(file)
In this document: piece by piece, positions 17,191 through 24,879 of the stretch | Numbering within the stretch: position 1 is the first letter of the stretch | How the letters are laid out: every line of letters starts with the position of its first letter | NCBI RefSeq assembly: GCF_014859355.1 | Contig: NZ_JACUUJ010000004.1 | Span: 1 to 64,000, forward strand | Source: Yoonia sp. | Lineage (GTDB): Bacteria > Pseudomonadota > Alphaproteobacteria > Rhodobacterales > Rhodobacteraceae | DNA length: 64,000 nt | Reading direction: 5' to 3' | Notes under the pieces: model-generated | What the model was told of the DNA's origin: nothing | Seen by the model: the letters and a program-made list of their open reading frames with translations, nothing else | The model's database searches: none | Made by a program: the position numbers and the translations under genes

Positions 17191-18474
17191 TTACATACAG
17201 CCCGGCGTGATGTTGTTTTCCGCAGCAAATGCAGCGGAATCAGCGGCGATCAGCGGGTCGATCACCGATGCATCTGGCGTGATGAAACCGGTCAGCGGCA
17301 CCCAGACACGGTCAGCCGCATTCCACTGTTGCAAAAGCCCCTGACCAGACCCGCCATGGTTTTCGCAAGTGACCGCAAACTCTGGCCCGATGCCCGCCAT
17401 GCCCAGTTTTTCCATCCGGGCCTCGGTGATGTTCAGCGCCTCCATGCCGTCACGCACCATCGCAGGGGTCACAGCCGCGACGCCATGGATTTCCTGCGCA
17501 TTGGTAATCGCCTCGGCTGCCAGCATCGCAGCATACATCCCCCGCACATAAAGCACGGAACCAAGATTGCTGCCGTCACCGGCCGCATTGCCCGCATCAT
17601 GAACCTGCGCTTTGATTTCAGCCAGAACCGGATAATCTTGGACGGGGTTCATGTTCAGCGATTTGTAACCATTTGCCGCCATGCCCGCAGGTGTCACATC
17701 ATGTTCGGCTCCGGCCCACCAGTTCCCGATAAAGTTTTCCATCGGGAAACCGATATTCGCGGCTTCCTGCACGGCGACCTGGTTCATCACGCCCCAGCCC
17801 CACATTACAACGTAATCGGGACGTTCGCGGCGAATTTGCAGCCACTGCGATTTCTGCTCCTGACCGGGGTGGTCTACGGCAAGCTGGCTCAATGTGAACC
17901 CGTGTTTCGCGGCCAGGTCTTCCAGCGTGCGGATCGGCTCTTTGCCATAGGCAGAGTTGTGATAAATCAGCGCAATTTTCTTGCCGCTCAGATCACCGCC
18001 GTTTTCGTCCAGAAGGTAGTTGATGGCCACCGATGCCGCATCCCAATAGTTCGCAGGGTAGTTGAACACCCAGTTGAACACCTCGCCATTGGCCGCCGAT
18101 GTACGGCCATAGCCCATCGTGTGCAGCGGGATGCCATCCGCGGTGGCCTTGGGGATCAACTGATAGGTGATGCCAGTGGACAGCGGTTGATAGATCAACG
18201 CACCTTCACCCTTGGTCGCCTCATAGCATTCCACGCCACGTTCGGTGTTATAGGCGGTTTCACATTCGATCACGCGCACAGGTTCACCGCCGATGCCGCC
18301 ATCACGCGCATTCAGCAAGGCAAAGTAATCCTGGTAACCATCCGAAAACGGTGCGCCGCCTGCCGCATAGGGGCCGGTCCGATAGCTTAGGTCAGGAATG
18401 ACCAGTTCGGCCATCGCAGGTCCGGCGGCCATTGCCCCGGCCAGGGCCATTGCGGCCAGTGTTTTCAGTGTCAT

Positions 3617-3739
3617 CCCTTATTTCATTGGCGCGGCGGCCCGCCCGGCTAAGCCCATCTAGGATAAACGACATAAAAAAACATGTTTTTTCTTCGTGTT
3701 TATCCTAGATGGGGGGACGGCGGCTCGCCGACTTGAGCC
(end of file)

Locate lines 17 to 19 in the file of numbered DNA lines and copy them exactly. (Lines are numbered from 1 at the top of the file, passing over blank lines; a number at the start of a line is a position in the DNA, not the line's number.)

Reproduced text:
Positions 3617-3739
3617 CCCTTATTTCATTGGCGCGGCGGCCCGCCCGGCTAAGCCCATCTAGGATAAACGACATAAAAAAACATGTTTTTTCTTCGTGTT
3701 TATCCTAGATGGGGGGACGGCGGCTCGCCGACTTGAGCC